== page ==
Additional content requirements – enterprise agreements

  1. Enterprise agreements are to be of at least three years’ duration.
  2. Individual flexibility terms are to provide flexibility in respect of the matters listed in the model term in the Fair Work Regulations 2009, plus remuneration. A wider scope is encouraged.
  3. Proposed enterprise agreements are to include the model dispute resolution term or equivalent, prescribed by the Fair Work Regulations 2009, without additional restrictive arrangements.
  4. Proposed enterprise agreements are to include the model consultation term prescribed by the Fair Work Regulations 2009, or equivalent, without any additional arrangements that would unduly restrict managerial decision-making and the operations of the agency.

Classification structures


  1. Classification structures in enterprise agreements and other industrial instruments are to be consistent with the Classification Rules issued under the Public Service Act 1999.

APS and non-APS

  1. Training Classifications are to specify remuneration levels, even if they are not routinely used.
  2. Advancement through a broadband will only occur where:
    1. an employee’s performance is at least, satisfactory; and
    2. there is sufficient work available at the higher classification level; and
    3. the employee has the necessary skills and proficiencies to perform that work.

Conditions of employment

  1. Arrangements will not allow the cashing out of personal/carers’ leave.
  2. Long service leave is only to be granted in blocks of at least seven calendar days at full pay, or at least 14 calendar days at half pay, per occasion. It is not to be broken by other forms of leave unless required by legislation.
  3. Conditions are not to be enhanced overall, but can be traded with other conditions or entitlements of similar value within enterprise agreements. This does not include trade-offs in exchange for a higher salary increase or enhanced redundancy provisions. The APS Commissioner is to approve such proposals before they are tabled with employees and/or their representatives.
  4. APS agencies and the parliamentary departments are to ensure the portability of accrued paid leave entitlements. This is to occur where employees move between APS agencies, the Parliamentary Service and the Australian Capital Territory Public Service, providing there is no break in service.
  5. Workplace arrangements are to incorporate leave provisions that support the release of Defence Reservists for peacetime training and development. The Defence Reserves Support model reserve leave policy is recommended.
  6. Agencies are encouraged to put in place policies and practices that provide the maximum support available for employees affected by family and domestic violence, bearing in mind that the privacy and safety of such employees is paramount.  Agencies already provide a range of generous conditions and these should be used to provide individualised and holistic support to affected employees.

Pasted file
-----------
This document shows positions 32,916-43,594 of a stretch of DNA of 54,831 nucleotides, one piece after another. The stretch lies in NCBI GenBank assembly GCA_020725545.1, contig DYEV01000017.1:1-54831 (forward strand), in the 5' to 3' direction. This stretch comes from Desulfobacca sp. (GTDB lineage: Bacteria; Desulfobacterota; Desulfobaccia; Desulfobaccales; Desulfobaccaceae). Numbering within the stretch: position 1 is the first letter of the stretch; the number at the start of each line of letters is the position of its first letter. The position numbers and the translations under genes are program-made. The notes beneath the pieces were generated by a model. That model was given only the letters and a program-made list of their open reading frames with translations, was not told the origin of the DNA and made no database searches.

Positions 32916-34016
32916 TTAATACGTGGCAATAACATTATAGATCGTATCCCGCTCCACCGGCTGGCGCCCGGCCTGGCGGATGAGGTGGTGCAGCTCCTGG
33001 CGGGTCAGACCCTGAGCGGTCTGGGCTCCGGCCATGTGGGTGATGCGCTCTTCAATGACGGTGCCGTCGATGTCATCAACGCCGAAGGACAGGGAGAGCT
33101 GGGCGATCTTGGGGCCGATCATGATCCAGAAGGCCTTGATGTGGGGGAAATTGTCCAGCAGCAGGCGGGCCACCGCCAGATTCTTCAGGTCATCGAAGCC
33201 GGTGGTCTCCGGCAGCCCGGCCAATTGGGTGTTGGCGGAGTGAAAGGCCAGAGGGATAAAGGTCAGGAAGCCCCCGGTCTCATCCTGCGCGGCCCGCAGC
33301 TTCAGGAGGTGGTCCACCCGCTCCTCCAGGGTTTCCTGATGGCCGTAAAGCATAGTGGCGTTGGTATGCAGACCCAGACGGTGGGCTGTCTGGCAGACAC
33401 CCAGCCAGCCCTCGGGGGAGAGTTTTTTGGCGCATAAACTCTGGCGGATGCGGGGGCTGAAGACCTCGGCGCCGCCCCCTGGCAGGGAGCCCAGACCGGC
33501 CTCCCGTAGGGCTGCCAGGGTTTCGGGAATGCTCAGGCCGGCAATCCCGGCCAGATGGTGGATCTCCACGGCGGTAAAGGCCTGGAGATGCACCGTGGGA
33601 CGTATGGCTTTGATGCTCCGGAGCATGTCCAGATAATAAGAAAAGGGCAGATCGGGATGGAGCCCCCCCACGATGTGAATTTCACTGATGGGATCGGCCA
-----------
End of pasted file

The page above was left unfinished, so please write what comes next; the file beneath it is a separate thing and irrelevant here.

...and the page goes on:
Redundancy, redeployment and reduction

  1. APS agency workplace arrangements are to include compulsory redundancy, redeployment and reduction arrangements for employees identified as excess to requirements.
  2. A proposed workplace arrangement is not to enhance existing redundancy, redeployment and reduction entitlements.
  3. Redundancy payments must meet any minimum amount an employee is entitled to under the National Employment Standards (NES). The typical APS benefit of 2 weeks’ pay per year of service is less beneficial than the NES for employees with two to three, and three to four years’ service. In situations such as this, workplace arrangements should identify that the NES will apply instead.
  4. To avoid double-dipping on redundancy entitlements, workplace arrangements should include a mechanism that will reduce a retention period by the equivalent number of weeks that an eligible employee would be entitled to under the NES.
  5. SES workplace arrangements are not to include provisions which provide a redundancy benefit or similar type of payment to persons whose employment is terminated involuntarily under section 29 of the Public Service Act 1999. SES workplace arrangements will not include retention period arrangements for excess SES employees.

[1] The applicable WPI (Private) figure is released in mid-August by the Australian Bureau of Statistics (ABS). To facilitate smooth implementation, that year’s figure will only apply to remuneration adjustments payable from 1 September through to 31 August the following year. For example, in 2020 the ABS published a year to June quarter WPI (Private) figure on 12 August 2020 of 1.7%. Remuneration adjustments under this policy will be capped at 1.7% through to 31 August 2021. When the ABS publishes its next year to June quarter WPI (Private) figure in August 2021, that figure will apply from 1 September 2021 through to 31 August 2022. Agencies will find it beneficial to avoid commencing new workplace arrangements in the second half of August for ease of administration and communication.

Last reviewed: 
16 November 2020